Freitag, 13. Juni 2014, 11:00 - 12:30 iCal

Psychological aspects of consumer credit use

Gastvortrag von Prof. Dr. Erik Hölzl (Köln)

Hörsaal D, NIG, 6. Stock
Universitätsstraße 7, 1010 Wien


In many countries, consumer credit use has strongly increased over the last decades. Credit takes a wide variety of forms, ranging from bank loans over credit cards to financing offers for purchases. Credit can be beneficial by opening up opportunities, but also results in financial problems for some consumers. This talk aims at providing an overview on the current state of knowledge on the

psychological factors involved in taking up and repaying a credit. Adopting a view of credit use as a process evolving over time, these are grouped into six broad areas: 1) Sociodemographic and situational factors (e.g., family status, interest rates) are relevant because they influence both the demand for and the availability of credit. 2) Knowledge and the correct perception of credit components (e.g., contract length, total costs) are relevant to choose an optimal contract. 3) Mental accounting (e.g., coupling between the costs of the credit and the benefits of the good) and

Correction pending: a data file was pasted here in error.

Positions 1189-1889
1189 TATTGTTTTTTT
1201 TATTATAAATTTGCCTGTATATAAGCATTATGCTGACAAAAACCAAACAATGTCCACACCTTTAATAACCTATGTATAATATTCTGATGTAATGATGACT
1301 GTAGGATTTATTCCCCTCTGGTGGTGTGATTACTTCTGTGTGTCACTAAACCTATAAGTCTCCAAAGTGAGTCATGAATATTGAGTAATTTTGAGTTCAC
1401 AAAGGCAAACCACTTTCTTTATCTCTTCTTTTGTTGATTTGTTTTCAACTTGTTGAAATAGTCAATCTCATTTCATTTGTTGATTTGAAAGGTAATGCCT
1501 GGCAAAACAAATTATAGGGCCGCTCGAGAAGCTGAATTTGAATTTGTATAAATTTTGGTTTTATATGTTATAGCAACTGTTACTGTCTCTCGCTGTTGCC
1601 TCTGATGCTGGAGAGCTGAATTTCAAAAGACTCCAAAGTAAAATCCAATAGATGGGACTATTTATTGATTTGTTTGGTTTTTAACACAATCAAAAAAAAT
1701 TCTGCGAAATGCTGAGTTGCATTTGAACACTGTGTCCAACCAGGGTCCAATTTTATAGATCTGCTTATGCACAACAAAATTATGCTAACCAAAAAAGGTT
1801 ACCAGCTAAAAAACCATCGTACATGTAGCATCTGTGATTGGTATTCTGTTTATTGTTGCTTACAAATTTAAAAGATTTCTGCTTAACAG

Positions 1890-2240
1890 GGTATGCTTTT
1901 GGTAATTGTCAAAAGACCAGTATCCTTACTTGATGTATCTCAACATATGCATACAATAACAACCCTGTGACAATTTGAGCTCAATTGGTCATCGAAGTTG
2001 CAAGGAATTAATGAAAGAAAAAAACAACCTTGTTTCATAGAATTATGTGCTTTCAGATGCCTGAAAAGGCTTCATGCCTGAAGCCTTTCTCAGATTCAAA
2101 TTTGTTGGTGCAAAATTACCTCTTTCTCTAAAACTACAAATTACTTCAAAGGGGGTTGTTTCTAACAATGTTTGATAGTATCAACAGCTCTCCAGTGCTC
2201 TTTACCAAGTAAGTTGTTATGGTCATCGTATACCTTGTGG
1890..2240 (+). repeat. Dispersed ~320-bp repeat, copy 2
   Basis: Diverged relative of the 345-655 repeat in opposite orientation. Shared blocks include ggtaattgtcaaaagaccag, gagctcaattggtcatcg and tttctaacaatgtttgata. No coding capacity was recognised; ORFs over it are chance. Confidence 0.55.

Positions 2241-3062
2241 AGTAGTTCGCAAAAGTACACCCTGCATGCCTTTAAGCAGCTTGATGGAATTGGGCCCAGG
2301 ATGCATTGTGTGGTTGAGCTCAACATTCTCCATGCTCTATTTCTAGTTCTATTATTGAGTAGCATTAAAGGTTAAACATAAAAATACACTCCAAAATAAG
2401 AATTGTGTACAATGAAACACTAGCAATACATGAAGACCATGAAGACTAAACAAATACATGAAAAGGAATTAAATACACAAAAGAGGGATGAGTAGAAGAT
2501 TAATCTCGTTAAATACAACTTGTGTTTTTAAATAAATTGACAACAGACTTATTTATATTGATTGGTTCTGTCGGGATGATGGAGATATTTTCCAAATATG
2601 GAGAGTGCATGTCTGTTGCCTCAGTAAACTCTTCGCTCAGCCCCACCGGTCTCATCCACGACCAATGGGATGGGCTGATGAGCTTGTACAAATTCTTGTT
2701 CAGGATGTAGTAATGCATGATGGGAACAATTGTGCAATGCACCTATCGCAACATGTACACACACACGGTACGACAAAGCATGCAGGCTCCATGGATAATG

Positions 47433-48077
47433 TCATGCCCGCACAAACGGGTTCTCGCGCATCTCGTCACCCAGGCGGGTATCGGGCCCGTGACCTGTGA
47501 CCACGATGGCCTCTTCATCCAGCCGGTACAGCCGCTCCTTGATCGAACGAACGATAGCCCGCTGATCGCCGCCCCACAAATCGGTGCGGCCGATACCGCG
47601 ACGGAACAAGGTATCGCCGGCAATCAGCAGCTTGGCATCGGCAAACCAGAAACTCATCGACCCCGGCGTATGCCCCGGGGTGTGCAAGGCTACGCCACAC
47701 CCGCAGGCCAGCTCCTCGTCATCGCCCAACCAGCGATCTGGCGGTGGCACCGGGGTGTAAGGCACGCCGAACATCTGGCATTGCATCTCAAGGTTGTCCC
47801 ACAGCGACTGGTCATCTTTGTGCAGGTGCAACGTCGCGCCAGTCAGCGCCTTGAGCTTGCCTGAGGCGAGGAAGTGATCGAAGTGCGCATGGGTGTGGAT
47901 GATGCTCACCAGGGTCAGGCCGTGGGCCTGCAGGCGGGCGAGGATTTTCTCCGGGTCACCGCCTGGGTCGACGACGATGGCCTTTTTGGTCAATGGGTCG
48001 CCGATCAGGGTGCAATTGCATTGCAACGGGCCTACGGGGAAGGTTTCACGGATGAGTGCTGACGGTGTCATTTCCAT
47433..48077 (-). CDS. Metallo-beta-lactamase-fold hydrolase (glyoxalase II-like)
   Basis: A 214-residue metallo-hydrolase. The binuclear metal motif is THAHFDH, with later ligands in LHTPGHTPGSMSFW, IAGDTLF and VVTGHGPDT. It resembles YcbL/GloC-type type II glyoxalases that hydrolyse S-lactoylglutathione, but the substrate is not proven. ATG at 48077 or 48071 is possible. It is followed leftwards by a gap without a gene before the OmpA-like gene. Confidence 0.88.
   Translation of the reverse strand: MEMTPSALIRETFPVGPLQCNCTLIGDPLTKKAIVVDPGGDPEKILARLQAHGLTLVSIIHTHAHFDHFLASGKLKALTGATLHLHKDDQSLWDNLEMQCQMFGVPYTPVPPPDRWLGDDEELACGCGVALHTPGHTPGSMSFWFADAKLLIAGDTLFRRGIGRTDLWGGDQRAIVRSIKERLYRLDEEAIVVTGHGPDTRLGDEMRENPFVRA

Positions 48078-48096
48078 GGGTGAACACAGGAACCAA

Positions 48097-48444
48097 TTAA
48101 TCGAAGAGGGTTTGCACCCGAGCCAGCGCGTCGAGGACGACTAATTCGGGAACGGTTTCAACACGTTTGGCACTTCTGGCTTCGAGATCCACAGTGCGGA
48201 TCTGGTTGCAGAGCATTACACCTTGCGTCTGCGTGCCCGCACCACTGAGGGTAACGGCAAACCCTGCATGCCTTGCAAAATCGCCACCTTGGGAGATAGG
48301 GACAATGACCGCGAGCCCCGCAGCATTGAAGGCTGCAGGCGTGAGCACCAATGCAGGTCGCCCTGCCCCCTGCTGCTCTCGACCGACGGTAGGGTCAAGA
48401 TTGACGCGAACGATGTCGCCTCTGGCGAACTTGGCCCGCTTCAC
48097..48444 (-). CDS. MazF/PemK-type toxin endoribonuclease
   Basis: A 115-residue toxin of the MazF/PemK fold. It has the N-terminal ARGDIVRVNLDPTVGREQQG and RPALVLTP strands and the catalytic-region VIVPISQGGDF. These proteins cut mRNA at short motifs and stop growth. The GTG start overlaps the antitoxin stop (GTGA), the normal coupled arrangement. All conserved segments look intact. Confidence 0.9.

intertemporal trade-offs are relevant for economic efficiency. 4) Social norms (e.g., via socialization, peer influence) are relevant both for acceptance of credit use and for social support. 5) During repayment, credit use is related to well-being, especially when inancial problems occur (e.g., marital conflicts, negative emotions). 6) Money management (e.g., prioritizing expenses) is relevant for avoiding a development from credit use into problem debt. The talk will close by discussing new developments in credit forms (e.g., internet loans, social lending) and intervention programs to improve credit decisions and repayment.

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Prof. Dr. Erich Kirchler


Elisabeth Dorfinger
Fakultät für Psychologie